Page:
Taylor is that shining example.

He comes to the school every day with dad, helping with everything from washing uniforms to working around the field or field house. One night last fall he was helping line the football field at 1 a.m.

“Not many kids would do that,” Rosenthal said.

“And everyone here at Oak Hill has been so receptive.”

But there’s more to Taylor.

He loved sports at a young age and played T-ball up until he was 11 or so when some of the other parents were upset about an older child playing with younger kids.

As an 8-year-old, he made the state Special Olympics in track and field. As it turned out, he wasn’t a big fan of the sport.

While at the games, he and dad explored the other Special Olympics programs.

They found golf.

And with big brother’s love of the game, history began to write itself. And even more, every day became a Father’s Day gift.

“I thought that was something we could probably do together,” Rosenthal said of the alternating shot format used in Special Olympics golf.

The next year he started teaching him with Tyler’s help. They started out right-handed, the same as Taylor playing baseball. One day Taylor turned around and started hitting left-handed. Turned out he was a southpaw.

“We were playing at Okolona the other day and he out drove some of the older men. There’s hardly a time when he’s not in the yard swimming a club. He works hard at it,” dad observed proudly of the son who had open heart surgery when he was six months old.

In the years since, the pair has won a silver medal at the World Games in Los Angeles in 2014, a gold medal at the National Games in Seattle and numerous other competitions, including the gold at the state Special Olympics in May.
And they’ve traveled together, road-tripping to Seattle, New Jersey and other destinations because dad “doesn’t do the flying thing well.”

That includes stopping in Omaha last year on the way to Seattle to see Mississippi State play in the College Word Series and at Mount Rushmore. On the way to New Jersey they toured Washington D.C.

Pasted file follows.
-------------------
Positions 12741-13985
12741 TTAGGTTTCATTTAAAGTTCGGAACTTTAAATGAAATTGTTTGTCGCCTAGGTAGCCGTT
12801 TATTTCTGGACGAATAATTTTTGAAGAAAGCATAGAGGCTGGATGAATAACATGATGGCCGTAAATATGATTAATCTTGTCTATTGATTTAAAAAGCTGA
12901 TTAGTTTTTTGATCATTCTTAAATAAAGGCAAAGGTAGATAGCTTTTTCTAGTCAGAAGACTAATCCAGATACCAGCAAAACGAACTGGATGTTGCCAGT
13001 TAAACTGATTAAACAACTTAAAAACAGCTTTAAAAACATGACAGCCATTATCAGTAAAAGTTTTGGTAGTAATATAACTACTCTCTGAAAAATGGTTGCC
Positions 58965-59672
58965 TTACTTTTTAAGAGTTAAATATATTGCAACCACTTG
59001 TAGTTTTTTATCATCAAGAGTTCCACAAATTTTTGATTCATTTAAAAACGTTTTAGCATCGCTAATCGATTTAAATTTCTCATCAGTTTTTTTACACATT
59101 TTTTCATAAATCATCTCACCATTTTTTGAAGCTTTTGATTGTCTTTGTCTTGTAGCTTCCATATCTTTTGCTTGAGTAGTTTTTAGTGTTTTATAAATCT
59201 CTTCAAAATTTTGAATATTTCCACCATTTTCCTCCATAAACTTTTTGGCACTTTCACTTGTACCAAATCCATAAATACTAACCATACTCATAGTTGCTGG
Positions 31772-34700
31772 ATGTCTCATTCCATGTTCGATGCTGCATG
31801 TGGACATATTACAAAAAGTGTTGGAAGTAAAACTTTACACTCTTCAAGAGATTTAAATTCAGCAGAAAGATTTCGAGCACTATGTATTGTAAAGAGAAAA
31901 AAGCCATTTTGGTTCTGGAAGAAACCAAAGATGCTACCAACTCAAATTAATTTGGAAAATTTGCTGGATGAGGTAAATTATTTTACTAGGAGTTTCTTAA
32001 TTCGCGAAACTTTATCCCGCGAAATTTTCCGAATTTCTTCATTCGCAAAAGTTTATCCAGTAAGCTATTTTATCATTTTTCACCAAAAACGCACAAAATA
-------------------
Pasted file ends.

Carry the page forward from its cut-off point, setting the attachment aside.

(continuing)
“There have been all those places I probably wouldn’t have gone, all those moments we’ve shared,” he recalled.

Big brother Tyler helped with his little brother’s game and still plays with father and brother when time permits. Tyler, too, provided a special Father’s Day moment a few years back, scoring a hole-in-one in a tournament on Father’s Day.

Like many golfers, Taylor loves to hit his driver. But the best part of his game may be his putting.

And while golf is his passion, he plays other sports, too.

“I play flag football and basketball,” he chimed in.

They go to Oxford on Wednesdays for flag football in the fall and basketball in January and February. His team won the football title last fall.

He’s not as big on soccer since it’s played outdoors in the dead of winter. He, instead, swims competitively in the Special Olympics programs.

The more they talk, the more dad keeps coming back.

“The closer he gets to 25, the more I’ve thought about it, about how special it all is. Twenty-five years ago, the terminology, the expectations, to think ‘oh boy, we have another son’ to then think about him never hitting a fast ball, having open heart surgery. It took it awhile to sink in,” Rosenthal stated.

“But we’ve been lucky. Except for one or two, we’ve had really good teachers, teachers who would meet us at 7 a.m. to work on reading or late in the afternoon for math.

“It’s all pretty special.”